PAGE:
Your action cards also have two sides, meaning your hero has twice as many abilities as they appear to have at first glance. Plus, There’s an important trick to the whole thing, crests.
Every action card has one of three crests specific to your character. Whenever you use an ability, you exhaust the card by turning it sideways. This activates its crest. Crests amplify other abilities. Mutiny’s Dead Reckoning, for example, deals damage equal to 2+ every yellow crest they have active. Crest manipulation combines with other aspects of the action row and land cards to make for a satisfying decision space.
The action cards are used for several things at once. Your movement speed equals the sum of the movement values among all your unexhausted action cards. The cards make up your ability to attack other heroes. They have a defense value you can use to defend against damage by exhausting them, and of course, the crests.
Battlecrest is all about manipulating your cards, position on the battlefield, and land bonuses to combo up strong attacks while defending yourself. It doesn’t always have to be about big damage numbers. You could use a “force” ability to move your enemy into hazards, or away from you, for example. Each attack has a range between melee, medium and long ranges. You don’t have to defend if they can’t hit you in the first place!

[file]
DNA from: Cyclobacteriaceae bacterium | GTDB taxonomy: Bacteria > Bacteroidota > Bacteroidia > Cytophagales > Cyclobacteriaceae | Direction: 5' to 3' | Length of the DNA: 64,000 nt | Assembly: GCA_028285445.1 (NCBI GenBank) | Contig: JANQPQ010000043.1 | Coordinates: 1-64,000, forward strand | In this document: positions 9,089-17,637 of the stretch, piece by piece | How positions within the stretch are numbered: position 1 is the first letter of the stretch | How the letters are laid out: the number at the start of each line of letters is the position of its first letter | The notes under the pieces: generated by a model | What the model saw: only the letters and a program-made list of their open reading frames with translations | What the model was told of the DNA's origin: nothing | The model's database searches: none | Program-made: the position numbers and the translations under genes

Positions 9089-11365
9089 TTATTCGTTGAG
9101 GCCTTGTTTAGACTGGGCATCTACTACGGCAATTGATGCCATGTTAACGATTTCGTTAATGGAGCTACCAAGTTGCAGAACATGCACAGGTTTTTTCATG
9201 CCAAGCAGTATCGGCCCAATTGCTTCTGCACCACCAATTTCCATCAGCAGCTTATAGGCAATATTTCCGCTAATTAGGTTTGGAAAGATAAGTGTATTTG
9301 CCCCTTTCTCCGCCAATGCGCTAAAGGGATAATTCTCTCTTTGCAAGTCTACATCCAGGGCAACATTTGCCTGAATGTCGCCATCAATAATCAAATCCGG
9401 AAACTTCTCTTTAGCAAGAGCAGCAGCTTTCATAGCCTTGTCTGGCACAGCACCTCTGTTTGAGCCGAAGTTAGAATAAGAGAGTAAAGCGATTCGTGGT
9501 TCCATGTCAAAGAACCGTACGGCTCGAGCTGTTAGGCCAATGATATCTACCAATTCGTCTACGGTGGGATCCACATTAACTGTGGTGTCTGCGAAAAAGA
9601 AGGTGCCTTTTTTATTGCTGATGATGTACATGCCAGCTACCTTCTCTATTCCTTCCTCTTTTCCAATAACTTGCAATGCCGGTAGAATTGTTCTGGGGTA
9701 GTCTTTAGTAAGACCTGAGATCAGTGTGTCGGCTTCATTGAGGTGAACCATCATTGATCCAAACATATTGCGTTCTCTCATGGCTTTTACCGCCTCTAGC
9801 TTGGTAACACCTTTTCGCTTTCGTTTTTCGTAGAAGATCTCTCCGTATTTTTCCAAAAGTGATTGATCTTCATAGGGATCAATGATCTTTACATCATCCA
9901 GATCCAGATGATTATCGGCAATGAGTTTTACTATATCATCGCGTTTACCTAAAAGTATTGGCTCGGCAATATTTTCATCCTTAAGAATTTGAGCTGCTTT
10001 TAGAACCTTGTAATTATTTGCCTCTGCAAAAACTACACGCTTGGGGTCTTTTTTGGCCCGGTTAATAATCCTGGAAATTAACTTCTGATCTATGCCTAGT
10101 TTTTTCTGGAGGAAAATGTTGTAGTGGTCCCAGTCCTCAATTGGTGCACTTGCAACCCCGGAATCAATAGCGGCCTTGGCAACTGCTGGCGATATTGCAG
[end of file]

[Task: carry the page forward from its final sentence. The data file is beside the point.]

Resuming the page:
The refocus action readies your cards but also flips any that were exhausted. You don’t have to wait until all your action cards are exhausted to refocus them, so you can end up with various combinations of action cards active at any given time.
You can also use a “prime” action to exhaust a card to activate its crest without using its ability. This allows you to set up combos even if you aren’t in range to use an attack.
Finally, some action cards have a star. When a card with a star is used, it essentially allows you to use a second ability that is either printed on your hero or a land ability you’re touching. This can set up huge power plays when timed right, or just grant you extra utility, such as moving by using a lands “march” ability.